Tuesday, October 24, 2017

Scot McKnight commentary on Philemon: cooler than the new phone book

This is such good news that I feel like doing this:

McKnight  inaugurated the release with a  helpful post:



Here's a random reason that rocks (Click to see the rest):

9: An example of how to read a book in the Bible.
Philemon can be used to help people learn how to read a whole Bible book. Move then to a letter of John or to Jude or then to a shorter book like Philippians or Galatians then finally to Romans and Corinthians. Perhaps then on to a Gospel.
Reading each line in light of the whole book is possible for Philemon and it’s a good starting point for inductive Bible study methods. Also for historical context (study Roman slavery) and also for Paul’s house church movement of how they learned to live as Christians in an old institution: the house, the home, the family.  link

Bonus: video of him at Asbury (amazing school, my MDiv)
"The Challenge to Philemon" - Dr. Scot McKnight from B.L. Fisher Library on Vimeo.

Also here's a video (audio, actually):

Thursday, October 19, 2017

"the mystique of superiority that came as a consolation prize"

Image Credit: Lonely Planet

"I believed myself above him simply on the basis of my Upper East Side address; like most New Yorkers,  I had bought into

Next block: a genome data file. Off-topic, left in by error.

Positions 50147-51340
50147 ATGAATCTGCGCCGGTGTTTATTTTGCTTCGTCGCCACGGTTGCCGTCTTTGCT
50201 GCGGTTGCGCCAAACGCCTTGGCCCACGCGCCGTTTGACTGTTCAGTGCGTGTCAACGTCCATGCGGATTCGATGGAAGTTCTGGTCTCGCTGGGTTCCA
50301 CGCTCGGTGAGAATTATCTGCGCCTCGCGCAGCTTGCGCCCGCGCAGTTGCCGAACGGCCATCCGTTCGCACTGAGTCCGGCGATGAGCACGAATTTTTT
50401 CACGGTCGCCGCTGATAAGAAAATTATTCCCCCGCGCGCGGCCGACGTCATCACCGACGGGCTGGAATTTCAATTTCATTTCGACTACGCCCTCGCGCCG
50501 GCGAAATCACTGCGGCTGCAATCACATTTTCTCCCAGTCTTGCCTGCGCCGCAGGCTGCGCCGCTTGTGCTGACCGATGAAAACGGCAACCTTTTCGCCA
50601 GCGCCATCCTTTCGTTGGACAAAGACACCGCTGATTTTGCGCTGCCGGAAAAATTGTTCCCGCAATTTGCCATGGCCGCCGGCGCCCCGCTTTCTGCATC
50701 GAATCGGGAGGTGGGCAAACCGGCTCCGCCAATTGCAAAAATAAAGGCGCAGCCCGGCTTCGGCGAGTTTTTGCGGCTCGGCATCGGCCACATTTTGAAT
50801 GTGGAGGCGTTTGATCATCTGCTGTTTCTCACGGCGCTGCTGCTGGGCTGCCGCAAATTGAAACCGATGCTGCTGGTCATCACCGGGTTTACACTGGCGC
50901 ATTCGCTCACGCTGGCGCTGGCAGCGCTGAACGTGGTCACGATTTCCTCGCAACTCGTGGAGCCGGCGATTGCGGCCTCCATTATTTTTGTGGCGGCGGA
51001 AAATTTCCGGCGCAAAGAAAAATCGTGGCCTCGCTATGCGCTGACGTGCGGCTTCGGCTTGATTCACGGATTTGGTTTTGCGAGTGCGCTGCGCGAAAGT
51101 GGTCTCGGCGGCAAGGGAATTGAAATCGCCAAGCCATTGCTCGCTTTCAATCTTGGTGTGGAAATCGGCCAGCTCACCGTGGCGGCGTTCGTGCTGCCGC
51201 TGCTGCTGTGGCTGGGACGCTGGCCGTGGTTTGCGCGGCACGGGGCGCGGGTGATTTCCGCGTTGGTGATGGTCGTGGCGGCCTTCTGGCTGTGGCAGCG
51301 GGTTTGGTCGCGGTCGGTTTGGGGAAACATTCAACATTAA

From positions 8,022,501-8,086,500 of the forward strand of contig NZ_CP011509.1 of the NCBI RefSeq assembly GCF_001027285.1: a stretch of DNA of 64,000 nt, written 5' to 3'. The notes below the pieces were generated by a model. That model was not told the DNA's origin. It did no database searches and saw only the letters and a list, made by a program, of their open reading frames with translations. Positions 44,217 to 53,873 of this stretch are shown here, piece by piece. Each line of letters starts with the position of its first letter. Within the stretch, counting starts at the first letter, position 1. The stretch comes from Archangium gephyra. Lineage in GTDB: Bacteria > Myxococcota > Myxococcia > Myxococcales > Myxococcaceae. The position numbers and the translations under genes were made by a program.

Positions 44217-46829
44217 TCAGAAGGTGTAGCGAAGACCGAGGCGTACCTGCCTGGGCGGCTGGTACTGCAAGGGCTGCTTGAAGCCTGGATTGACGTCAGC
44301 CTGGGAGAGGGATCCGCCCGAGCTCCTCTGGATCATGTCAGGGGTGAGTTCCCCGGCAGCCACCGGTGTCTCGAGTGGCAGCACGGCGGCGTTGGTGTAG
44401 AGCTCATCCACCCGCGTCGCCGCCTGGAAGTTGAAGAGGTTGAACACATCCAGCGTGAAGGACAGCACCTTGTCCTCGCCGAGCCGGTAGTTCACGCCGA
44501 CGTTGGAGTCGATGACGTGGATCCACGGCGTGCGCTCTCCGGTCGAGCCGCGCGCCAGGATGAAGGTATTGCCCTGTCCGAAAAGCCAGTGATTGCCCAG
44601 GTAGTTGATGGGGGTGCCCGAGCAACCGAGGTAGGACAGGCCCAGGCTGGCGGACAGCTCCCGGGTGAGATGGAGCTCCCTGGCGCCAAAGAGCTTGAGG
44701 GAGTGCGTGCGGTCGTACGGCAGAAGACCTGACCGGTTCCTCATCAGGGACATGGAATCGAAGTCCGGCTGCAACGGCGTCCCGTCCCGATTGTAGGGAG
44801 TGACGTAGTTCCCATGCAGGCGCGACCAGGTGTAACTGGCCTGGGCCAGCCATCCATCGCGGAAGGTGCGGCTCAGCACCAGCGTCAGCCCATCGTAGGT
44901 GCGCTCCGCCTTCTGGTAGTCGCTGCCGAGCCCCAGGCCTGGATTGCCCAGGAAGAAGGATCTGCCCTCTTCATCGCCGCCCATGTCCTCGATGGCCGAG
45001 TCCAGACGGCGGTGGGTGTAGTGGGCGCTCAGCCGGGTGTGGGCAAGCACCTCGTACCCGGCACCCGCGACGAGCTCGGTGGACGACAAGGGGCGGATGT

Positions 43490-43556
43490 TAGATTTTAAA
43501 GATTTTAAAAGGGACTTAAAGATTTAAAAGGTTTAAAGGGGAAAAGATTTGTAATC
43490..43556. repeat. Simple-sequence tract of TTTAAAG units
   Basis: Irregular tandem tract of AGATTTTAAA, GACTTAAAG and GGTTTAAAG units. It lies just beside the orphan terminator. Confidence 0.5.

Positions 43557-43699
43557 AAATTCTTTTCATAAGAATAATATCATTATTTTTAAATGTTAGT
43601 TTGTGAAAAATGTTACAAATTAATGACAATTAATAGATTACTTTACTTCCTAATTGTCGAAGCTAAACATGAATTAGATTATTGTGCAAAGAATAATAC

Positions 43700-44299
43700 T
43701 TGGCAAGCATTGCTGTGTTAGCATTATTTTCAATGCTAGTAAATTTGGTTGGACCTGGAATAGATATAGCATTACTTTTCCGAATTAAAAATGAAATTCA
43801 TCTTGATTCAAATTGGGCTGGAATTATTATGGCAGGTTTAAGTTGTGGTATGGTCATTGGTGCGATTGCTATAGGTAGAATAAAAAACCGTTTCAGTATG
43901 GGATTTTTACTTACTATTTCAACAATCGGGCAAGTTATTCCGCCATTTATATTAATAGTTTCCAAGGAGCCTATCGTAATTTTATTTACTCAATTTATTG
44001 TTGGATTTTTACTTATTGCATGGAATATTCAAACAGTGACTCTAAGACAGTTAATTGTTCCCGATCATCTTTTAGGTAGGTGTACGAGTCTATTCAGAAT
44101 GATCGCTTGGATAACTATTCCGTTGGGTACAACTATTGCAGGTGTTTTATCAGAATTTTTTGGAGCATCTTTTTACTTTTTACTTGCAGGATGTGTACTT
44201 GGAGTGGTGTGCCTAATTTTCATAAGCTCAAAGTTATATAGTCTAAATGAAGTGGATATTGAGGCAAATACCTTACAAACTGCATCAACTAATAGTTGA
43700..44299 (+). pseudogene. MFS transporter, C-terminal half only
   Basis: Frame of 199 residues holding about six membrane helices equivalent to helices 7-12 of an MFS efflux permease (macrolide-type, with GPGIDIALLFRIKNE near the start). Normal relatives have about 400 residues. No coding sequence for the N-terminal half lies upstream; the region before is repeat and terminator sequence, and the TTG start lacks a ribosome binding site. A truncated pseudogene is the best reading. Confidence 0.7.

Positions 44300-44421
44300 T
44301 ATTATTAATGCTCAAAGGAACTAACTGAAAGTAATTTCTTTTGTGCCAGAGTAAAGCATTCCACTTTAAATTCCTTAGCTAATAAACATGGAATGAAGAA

the mystique of superiority that came as a consolation prize for life in a lonely and harsh metropolis"
-Deborah Feldman, Exodus, p. 201

From the  Amazon blurb on this book:
The author of the explosive New York Times-bestselling memoir Unorthodox chronicles her continuing journey as a single mother, an independent woman, and a religious refugee.
 

In 2009, at the age of twenty-three, Deborah Feldman walked away from the rampant oppression, abuse, and isolation of her Satmar upbringing in Williamsburg, Brooklyn to forge a better life for herself and her young son.  Since leaving, Feldman has
navigated remarkable experiences: raising her son in the “real” world, finding solace and solitude in a writing career, and searching for love. Culminating in an unforgettable trip across Europe to retrace her grandmother’s life during the Holocaust, Exodus is a deeply moving exploration of the mysterious bonds that tie us to family and religion, the bonds we must sometimes break to find our true selves. link

Related NYC  links:

signs of Kingdom life in Godhaunted NYC? please add comments



Wednesday, October 11, 2017

violins with a jewel-shaped heart

Source: WIRED . Link below
One way to look at string theory is that everything is made of  vibrating strings/ music.

And now...what if  we found that a jewel was at the heart of it all?
  
"The amplituhedron looks like an intricate, multifaceted jewel in higher dimensions."


See:

SCIENTISTS DISCOVER A JEWEL AT THE HEART OF QUANTUM PHYSICS

I hope U2 is not in a "finishing mood"

U2 apologizes too often that they needed more time to finish the "Pop" album.
                              But they needed less time, not more.

 Some of the best  U2stuff floating around the interwebs are early demos/versions before they got too polished/"finished."

I wish they would take some advice from their friend Charlie,
who sang "I'm not in a finishing mood." (I'm glad Charlie never "finished" that song).